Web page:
will keep travel buffs coming back for more.
A great place for youngsters is the Kids Corner–not so much for what’s at the site, but for what it links you to. The section called Web Surfin’ has first-rate and mostly noncommercial links to other, mostly educational, sites on the Net that adults also will find interesting. Even the featured commercial site, Crayola.com, set up by the same company that owns Kids Corner, tones down its sales pitch by using a crayon to alert you to ads on the site.
Once chided by viewers about its heavy focus on World War II documentaries, the Discovery Channel cable TV network now boasts a wide and lively lineup of science and nature material for all ages as well as a high-quality Web site. Discovery Channel Online serves as a companion to the programs, offering in-depth information about the topics presented. So, after you and Your child watch that documentary on the wilds of Alaska, log on to the site for more facts and even online chats with wildlife experts. Find fascinating and amusing reference material on science, technology and history–including World War II.
When your kids get stuck on a homework assignment, send them to the Homework Help Site, where children can get assistance with math, English, social studies, science and other assignments. Volunteer teachers are on hand to answer questions and help unravel tough problems. Or they can scroll through answers to questions other students have already asked. The site is sponsored by the Minneapolis Star Tribune newspaper. It’s best suited to children ages 10-13.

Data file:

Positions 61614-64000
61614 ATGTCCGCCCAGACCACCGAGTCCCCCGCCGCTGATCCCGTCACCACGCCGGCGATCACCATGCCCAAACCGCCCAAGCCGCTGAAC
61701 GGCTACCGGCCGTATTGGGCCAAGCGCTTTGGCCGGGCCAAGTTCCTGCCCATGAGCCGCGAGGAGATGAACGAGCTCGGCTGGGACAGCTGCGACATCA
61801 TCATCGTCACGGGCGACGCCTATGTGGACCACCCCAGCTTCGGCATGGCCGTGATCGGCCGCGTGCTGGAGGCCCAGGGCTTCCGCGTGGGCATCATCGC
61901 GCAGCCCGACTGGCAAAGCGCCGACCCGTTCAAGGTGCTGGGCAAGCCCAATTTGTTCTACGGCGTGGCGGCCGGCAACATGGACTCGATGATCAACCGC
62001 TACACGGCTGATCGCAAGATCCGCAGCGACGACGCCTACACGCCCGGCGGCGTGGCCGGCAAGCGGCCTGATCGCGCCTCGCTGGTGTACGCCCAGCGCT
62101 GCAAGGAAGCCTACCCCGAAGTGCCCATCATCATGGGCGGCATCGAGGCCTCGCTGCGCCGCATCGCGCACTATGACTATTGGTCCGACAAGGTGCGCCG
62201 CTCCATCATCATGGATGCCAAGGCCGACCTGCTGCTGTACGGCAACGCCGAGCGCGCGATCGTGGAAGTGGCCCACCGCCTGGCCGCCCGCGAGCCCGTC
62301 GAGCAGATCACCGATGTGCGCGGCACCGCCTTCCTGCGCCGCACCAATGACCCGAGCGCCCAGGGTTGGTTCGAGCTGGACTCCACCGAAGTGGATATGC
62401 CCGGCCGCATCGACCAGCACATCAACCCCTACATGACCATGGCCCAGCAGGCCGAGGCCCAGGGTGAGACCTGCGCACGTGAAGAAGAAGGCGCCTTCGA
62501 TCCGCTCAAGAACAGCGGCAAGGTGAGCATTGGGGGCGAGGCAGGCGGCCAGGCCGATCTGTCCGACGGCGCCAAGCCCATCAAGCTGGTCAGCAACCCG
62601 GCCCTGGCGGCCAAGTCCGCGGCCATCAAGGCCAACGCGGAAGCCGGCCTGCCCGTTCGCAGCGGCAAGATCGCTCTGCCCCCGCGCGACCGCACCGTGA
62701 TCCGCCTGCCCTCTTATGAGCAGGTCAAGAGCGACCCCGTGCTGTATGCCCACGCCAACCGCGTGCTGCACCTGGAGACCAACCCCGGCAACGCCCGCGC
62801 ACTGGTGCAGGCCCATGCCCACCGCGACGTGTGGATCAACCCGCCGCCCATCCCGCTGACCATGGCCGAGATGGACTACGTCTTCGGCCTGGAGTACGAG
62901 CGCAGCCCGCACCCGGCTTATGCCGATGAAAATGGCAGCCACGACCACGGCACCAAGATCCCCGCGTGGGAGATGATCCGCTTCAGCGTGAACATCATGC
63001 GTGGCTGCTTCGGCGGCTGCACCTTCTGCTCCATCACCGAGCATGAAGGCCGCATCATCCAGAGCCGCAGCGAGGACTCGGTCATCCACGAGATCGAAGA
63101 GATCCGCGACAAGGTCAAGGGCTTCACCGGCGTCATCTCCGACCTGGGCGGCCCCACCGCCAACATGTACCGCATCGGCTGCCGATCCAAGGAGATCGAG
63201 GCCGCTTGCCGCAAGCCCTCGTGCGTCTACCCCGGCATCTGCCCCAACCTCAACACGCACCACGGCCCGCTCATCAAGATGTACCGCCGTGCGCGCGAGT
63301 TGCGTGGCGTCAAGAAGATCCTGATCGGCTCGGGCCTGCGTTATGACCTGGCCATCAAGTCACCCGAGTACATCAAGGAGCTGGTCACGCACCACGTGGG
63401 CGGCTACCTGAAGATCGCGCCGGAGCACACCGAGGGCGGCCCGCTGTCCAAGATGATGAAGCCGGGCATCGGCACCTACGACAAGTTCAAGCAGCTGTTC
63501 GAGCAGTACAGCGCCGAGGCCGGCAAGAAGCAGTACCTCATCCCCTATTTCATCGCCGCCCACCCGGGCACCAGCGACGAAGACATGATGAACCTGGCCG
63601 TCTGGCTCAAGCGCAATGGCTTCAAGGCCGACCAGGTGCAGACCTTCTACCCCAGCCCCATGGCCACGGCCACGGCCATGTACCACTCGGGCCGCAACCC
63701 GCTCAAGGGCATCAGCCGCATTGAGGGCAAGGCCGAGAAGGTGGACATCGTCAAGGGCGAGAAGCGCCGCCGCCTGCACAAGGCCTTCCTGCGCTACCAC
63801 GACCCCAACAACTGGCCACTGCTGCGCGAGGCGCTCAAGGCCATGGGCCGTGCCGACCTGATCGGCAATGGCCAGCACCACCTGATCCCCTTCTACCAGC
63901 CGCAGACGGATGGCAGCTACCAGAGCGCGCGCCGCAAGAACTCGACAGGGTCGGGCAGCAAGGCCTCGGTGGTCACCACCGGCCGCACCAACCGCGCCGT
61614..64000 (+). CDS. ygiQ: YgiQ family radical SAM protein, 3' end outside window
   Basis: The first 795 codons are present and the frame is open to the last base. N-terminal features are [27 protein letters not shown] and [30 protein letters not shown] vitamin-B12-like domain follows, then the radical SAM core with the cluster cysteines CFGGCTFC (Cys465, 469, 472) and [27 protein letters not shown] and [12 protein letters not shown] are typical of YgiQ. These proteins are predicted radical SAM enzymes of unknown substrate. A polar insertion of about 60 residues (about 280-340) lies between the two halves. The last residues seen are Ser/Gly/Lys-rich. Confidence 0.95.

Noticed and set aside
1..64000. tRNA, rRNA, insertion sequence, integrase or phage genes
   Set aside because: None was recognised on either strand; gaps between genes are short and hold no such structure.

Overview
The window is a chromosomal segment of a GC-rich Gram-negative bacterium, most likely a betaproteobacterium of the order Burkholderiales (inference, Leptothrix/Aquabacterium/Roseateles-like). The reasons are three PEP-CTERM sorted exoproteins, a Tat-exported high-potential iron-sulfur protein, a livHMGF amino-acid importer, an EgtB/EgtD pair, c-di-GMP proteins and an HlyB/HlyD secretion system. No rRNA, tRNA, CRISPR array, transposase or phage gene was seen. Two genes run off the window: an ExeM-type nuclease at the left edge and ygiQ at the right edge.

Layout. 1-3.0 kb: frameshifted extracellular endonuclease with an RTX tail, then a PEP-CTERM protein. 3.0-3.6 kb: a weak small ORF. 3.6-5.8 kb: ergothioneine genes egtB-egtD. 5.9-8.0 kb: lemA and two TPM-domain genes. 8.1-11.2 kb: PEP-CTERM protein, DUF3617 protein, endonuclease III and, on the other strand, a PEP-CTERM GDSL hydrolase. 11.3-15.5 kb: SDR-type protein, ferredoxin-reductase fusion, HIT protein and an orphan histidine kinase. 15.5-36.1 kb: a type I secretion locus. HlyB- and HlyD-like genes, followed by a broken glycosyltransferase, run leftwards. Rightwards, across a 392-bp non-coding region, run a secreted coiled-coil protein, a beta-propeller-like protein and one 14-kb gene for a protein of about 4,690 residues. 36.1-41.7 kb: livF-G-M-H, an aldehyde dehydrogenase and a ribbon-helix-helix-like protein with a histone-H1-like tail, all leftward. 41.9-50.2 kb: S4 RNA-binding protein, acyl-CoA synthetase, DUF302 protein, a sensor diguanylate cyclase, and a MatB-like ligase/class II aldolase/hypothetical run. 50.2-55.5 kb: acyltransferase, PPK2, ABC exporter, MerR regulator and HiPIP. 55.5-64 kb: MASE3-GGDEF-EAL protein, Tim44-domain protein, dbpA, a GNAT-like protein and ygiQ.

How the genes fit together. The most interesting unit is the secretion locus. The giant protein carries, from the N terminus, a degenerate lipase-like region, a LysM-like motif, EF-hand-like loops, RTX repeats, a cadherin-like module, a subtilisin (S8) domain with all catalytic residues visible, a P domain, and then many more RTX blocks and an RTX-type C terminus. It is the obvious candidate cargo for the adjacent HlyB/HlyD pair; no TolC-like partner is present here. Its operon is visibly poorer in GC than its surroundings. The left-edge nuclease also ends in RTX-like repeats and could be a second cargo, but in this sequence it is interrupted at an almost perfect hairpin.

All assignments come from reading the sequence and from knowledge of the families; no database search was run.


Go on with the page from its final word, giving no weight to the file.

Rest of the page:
AFRICAN AMERICAN INTERESTS
AFRICAN AMERICAN SITES
In 1994, The Afro-American Newspaper was one of the first black-owned publications to go online. Today, the site still serves as a good starting point for information on African American history and national news of interest to black readers. You’ll especially enjoy the site’s online black history museum, presenting fascinating exhibits and information about key historical events such as black resistance to slavery and the exploits of the Tuskegee Airmen during World War II. The Afro-American sent correspondents to cover the war–reviewing the writings of these pioneer journalists alone is worth the visit.
NetNoir, one of the first online communities for black people, is still considered by many users to be the leader of the pack. Once avail able only on AOL, NetNoir now has its own Web site and plenty to offer, from entertainment news to job listings to live online chat. Through a link with the PlanetAll Web service, NetNoir can help you reach old friends or make new business contacts. Also, each section of the site features links to other locations on the Net–a good way to explore a world of black resources.
To keep up to date on the Motherland, check out Africa Online, which has links to everything African. The home page headlines major stories from the continent. If you click on the news and information link, you get one of the most complete lists of online African publications anywhere, arranged by